Few Famous temples in southern india are Tirupathi – Andhra Pradesh, Isckon Temple, Chamundeeshwari temple – Karnataka,Meenakshi Temple ,Brahadeeshwara Temple– Tamilnadu, Guruvayor & Sabarimala Tempe – Kerala.
North India : Goden Temple – Amristar,Vishwanath tempe – Kashi, Kailash Temple, Bahai Tempe - Dehi
Each Temple has certain restrictions for visitors, Better to check out the rules before in hand to avoid mess up.
Avoid being scantily dressed as that may hurt people’s religious sentiments

Climate & Time to Visit:
Climate in India can be extreme for some visitors. Do some researches before your travel date on the temperature and climate in the cities that you will be visiting. Summers in North India can be very hot at 45 degrees Celsius on summer days. The best time to visit most of India is Feb/ March or Sept/ Oct/ Nov.
Try to schedule your visit such that you experience the wonder of an Indian festival. Indians celebrate most festivals like Holi, Diwali, Eid, Navratri etc. with great gusto and these are the best times to see the people shed their inhibitions and have fun without a care.
Food habits:
Food in India is wide ranging in variety, taste and flavour. Being so diverse geographically, each region has its own cuisine and style of preparation. Indian cuisine, renowned for its exotic gravies seems complicated for any newcomer. Though most visitors avoid eating on the streets due to fear of infection, they are missing one of the best experiences of true Indian food. The Mughlai cuisine of North differs sharply from the preparations of the south. The Wazwan style of Kashmir is luxurious but the same can be said about Bengal's Macher Jhol, Rajasthan's Dal Bati, Uttar Pradesh's Kebabs and Punjab's Sarson Ka Saag and Makki di Roti.If you are experimental in nature, there are options in most cities where you can enjoy this in hygienic conditions. For example, the famous gol-gappas of Delhi (flavored water filled in fried hollow balls) can be savored in Greater Kailash  Market where it is made with mineral water. Find out the local food of the area you are traveling to by talking to locals and make sure you try it.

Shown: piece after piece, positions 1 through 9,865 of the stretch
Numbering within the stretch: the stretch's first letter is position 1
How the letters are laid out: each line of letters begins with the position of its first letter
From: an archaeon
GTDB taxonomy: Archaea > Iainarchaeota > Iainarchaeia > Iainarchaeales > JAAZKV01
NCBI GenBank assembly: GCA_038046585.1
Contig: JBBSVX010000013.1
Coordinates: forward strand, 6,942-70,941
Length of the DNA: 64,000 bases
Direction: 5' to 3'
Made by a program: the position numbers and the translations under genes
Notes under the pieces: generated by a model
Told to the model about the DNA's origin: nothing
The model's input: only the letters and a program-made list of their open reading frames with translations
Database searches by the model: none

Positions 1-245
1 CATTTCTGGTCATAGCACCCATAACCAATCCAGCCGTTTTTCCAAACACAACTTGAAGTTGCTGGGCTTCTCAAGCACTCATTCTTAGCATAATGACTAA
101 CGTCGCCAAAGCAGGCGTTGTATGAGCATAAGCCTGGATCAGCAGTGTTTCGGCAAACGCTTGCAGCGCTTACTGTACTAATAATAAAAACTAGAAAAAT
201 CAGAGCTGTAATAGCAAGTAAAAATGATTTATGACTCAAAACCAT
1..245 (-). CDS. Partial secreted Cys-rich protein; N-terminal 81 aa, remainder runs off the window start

Drink water only from sealed distilled water bottles to prevent the popular malady "Delhi belly".

Transport System:
Public transport in India, though reliable, comes with a disclaimer. Depending on the city you are in, the best form of transport will differ. For example, Mumbai trains are convenient but difficult to use and thus the best way to travel there is by cab, which is quite economical. Cities like Bangalore, Pune, Delhi, etc. are best traversed in auto-rickshaws. Private taxis are too expensive and should be used only during odd hours.
Shopping :
While shopping on the streets, bargain your heart out. The fun of shopping in Indian streets is that the shopkeepers expect you to bargain and enjoy the game of negotiation with a chuckle. Most things will be quoted as double of what they should actually cost. This however cannot be done at shops and malls.
Be aware:
As with travel anywhere beware of scam artists and pick pockets. Avoid dark streets alone at night. Like any other country, this could land you in a bad situation. If you are followed or pestered by touts or beggars, the best way to deal with them is ignore them, smile, shake your head and keep walking on.

VISA Issues:
Obtaining an Indian tourist visa and making multiple trips to India, or staying there for extended periods of time, has recently become more difficult after recent regulations.
You can get the details from Indian Embassy.